Tuesday, October 11, 2011

Admonishing Sinners

Ahh, such a talent I have---NOT!

Today, I told my small city librarian today that I didn't think an American History book where the first chapter is subtitled "Notorious Whores" and the author's insulting thesis is that "the early roots of American Democracy are identical to the Taliban" should be shelved in our children's section.

Her response: "Well, not every book is going to be right for every family!"


  1. Yes, I totally agree. While I wouldn't ban the book, I certainly think it deserves some sort of restrictive section status or something like that. When I was a kid, a friend of mine and I were able to check out romance novels and the librarian never batted an eye. When my friend's mom got home and realized that the books we checked out were adult romance novels, she about flipped, confiscated them, and I am pretty sure had a good talking to to the library about how adult romance novels are not for 9 year olds. But we didn't really know. We were kids. The covers looked interesting (isn't that the allure of a romance novel).

  2. Yeah, that was my main beef with this book. I, as an adult, picked it off the shelf because it had a pretty cover. I got it home and was stunned. Honestly, I've never read such junk in my life.

    I thought it was so misleading!

    If my kid had a romance novel, I would know to be careful. If my kid was reading "The English Civil War" I would give her a big thumbs up! I would have NO idea that it had bad language and was totally insulting to our faith. That seems so totally unexpected from a history book.

  3. Oh, Leila, I TOTALLY lost this argument. Apparently the "American Library Association" gave this book their approval.

    Supposedly, this historian writes "to attract teenage boys...."

    Hurrah! We officially have NO standards left in either language OR historical scholarship.

  4. Abby, doesn't your library have a teen or YA section? It seems like it should be at LEAST shelved there-- although I would shelve it in adult. Your library should have a complaint form where you can challenge the shelving. In fact, if they don't have a form, they are working against ALA rules and regs. If they don't have a form, you should find out who the director is and send him or her a letter explaining that the book is "inappropriate for the age group" in which it is filed. You may not win, but at least fight the fight. Good luck!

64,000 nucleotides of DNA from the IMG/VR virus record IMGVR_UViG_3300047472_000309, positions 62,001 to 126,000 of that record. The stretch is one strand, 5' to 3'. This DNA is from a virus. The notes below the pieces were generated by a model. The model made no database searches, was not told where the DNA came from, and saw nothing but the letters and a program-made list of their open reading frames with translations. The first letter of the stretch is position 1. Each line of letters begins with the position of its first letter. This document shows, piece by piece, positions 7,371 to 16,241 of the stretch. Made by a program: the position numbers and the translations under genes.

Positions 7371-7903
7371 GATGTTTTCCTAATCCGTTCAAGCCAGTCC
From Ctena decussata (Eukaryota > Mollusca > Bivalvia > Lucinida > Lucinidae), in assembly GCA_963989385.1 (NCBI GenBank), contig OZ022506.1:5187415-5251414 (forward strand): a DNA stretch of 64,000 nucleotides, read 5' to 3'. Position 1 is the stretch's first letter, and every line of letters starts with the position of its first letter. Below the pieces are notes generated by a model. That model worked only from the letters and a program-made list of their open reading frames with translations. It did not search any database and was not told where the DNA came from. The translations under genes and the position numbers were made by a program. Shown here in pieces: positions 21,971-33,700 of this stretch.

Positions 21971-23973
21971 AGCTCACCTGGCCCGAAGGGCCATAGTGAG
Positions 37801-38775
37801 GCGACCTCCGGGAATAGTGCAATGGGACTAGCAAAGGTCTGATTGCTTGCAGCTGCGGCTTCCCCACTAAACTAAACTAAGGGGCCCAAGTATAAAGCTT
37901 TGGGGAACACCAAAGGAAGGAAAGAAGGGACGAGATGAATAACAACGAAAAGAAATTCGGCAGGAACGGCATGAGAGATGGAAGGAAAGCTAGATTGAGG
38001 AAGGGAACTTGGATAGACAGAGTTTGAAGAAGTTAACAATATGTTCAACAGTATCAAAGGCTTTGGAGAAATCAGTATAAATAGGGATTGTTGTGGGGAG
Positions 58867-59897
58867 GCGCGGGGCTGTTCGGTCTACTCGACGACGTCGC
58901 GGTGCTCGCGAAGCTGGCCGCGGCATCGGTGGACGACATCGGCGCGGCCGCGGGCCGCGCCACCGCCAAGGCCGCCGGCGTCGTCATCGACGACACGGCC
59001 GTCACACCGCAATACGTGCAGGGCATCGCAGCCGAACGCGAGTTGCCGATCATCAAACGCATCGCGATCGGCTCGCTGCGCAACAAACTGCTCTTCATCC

--Jeanne G.

  5. Hi, I stumbled onto your blog from Jennifer Fulwiler's blog a couple months ago, and I just had to comment on this post.

    I work at a library and am a member of ALA, and yet I feel like it's very difficult to be a moral person in such a secular job. ALA promotes the ideals of intellectual freedom and anti-censorship (see the Library Bill of Rights), which means that sometimes I pick up a book and am astounded and ashamed of the content, and yet cannot do anything about it! I get especially upset when I find these items labeled Juvenile or Young Adult.

    At my branch I work with teens and keep up the Young Adult section, and sometimes I feel like a smut peddler. The content of many teen books is soooooo questionable. Some of the worst ones have won literature awards and are recommended by ALA. These books promote secular "morals" (relativism, etc.) to the extent that I'm afraid teens who read lots of YA books might not realize there are other options. I guess I am so concerned about YA books because literature led me to abandon Christianity as a teen, and it took me a long time to come back.

    I imagine you have a better shot getting the history book re-shelved into the adult section at a small library than a large city with many branches....good luck!

  6. This is small potatoes compared to their stance on allowing pornography to be viewed on public computers in libraries!

    Libraries are one of my favorite places to be. I refuse to turn them over to those who do not really understand Truth and Beauty. I'm fighting for my turf! When I find very offesive books in the children's or YA section, I will reshelf them somewhere deep in the astrophysics or italian architecture section. In adult sections, I at least turn them around or push them between the stacks. If I ever saw someone viewing porn on a library computer, I would certainly make a statement then and there. The librarians are protecting freedom of speech - and it includes MINE!

    On a more positive note, I try to make friends with the librarians. I'm so close to the head children's librarian at our library now that she will purchase almost any book recommendation I make. Our library is getting a beautiful selection of lovely, well-illustrated saints' books.